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I recently read an article about a new copyright protection system that RightsCorp America is trying to get ISPs to help implement. From the Article:

“Single notices can be read and bypassed similar to the way a software license agreement works [but] once the internet account receives a certain number of notices over a certain time period, the screen cannot be bypassed until the settlement payment is received.”

Basicly saying that the company would have the direct technology to block out and hijack all user's traffic except to payment sites and block it until payment is recieved.

The question is now: Wouldn't that require Browser Providers to implement a massive backdoor in browsers? (or ISPS?)

They claim ISPs do not have the right to refuse to support this due to DMCA third party liability clauses.

  • It does not look like you are reading the article correctly. The idea is not to selectively block sites or activity, but to block ALL Internet access until settlement is made. – schroeder Apr 4 '16 at 15:30
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Wouldn't that require Browser Providers to implement a massive backdoor in browsers? (or ISPS?)

There is no need to implement anything in the browser to block internet access. This can be fully implemented at the ISP level, similar to how capture portals at public hotspots deny access until the user provided some sort of login, payment or acknowledgment of the usage terms.

The main problem with this kind of ISP wide restrictions is that they only properly work with HTTP. With HTTPS the user instead gets only strange error messages because the certificates do not match.

  • Wouldnt that then mean that I had to send payment information through a HTTP connection? – mag Apr 4 '16 at 15:10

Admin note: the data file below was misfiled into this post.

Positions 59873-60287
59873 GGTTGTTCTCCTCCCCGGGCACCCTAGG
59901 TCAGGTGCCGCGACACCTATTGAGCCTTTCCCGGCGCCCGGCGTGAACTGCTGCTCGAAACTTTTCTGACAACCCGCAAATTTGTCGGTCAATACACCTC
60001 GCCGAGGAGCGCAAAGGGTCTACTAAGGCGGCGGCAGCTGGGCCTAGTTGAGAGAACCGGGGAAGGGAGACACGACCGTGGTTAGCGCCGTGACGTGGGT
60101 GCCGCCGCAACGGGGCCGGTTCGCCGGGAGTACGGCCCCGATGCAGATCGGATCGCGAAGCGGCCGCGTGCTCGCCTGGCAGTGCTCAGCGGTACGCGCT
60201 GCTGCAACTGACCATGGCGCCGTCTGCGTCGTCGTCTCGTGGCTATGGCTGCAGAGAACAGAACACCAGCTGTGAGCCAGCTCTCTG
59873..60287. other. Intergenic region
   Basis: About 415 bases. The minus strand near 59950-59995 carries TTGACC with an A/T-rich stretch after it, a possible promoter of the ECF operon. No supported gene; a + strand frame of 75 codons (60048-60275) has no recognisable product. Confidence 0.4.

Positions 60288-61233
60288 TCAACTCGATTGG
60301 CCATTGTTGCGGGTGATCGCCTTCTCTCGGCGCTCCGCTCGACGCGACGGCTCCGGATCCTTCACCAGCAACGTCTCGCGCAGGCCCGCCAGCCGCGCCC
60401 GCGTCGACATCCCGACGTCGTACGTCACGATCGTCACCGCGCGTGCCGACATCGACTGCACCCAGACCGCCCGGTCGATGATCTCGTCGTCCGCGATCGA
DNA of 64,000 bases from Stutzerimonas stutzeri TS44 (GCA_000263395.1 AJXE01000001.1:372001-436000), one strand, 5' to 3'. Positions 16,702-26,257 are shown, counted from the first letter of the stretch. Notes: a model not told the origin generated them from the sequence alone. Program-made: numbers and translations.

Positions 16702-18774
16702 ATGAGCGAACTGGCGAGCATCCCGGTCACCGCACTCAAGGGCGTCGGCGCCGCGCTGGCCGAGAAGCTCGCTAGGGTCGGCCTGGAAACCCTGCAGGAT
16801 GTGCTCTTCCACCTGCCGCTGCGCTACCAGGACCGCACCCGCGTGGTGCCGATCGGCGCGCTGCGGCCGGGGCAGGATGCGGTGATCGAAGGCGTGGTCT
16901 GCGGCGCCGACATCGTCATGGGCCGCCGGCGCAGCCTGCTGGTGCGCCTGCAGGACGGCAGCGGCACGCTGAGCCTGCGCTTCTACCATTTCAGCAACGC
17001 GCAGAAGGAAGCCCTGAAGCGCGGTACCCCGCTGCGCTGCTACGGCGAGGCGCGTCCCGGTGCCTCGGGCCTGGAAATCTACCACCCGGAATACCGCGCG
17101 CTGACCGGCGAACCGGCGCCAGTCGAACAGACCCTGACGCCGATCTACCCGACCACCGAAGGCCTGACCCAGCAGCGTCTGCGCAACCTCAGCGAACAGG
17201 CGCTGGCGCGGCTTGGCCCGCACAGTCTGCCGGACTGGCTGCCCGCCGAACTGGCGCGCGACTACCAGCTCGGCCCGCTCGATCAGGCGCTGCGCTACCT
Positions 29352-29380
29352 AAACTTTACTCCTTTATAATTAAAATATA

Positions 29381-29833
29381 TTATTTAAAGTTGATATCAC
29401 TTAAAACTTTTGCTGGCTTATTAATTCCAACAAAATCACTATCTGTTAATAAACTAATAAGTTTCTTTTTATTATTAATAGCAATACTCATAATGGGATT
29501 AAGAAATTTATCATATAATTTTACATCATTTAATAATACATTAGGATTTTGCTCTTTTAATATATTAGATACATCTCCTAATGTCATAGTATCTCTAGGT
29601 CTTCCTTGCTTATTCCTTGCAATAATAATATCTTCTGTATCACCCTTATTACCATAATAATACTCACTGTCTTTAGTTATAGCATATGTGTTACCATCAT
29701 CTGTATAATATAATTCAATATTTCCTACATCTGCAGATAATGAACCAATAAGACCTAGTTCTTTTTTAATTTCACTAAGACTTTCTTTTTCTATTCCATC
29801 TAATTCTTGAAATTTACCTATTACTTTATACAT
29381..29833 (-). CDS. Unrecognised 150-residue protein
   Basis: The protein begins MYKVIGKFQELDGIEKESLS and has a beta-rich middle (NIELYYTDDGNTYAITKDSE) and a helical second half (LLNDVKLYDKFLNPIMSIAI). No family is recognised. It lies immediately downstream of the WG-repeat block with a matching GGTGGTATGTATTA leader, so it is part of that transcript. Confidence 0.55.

• @Magisch: such capture portals can be made to filter some requests and pass through others. Thus it would be possible to restrict only access to parts of the internet. Apart from that access to the internet might be comfortable but is not essential to do payments. – Steffen Ullrich Apr 4 '16 at 15:24
  • So....assuming they have an automated way of filing these, and assuming thats digitally automated (must be)... wouldn't this make copyright companies a single point of attack/failure for hundreds of ISPs each? – mag Apr 4 '16 at 15:26
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    @Magisch: There is no real-time synchronization needed between the copyright enforcer and the ISP and when in doubt the ISP could simply allow access to the internet. So I don't think DoS or similar are a problem. More of a problem would be if the copyright enforcer would like to block access for a user without proper reason, maybe due to a bug. But this would be a legal issue and not a technical problem. – Steffen Ullrich Apr 4 '16 at 15:31

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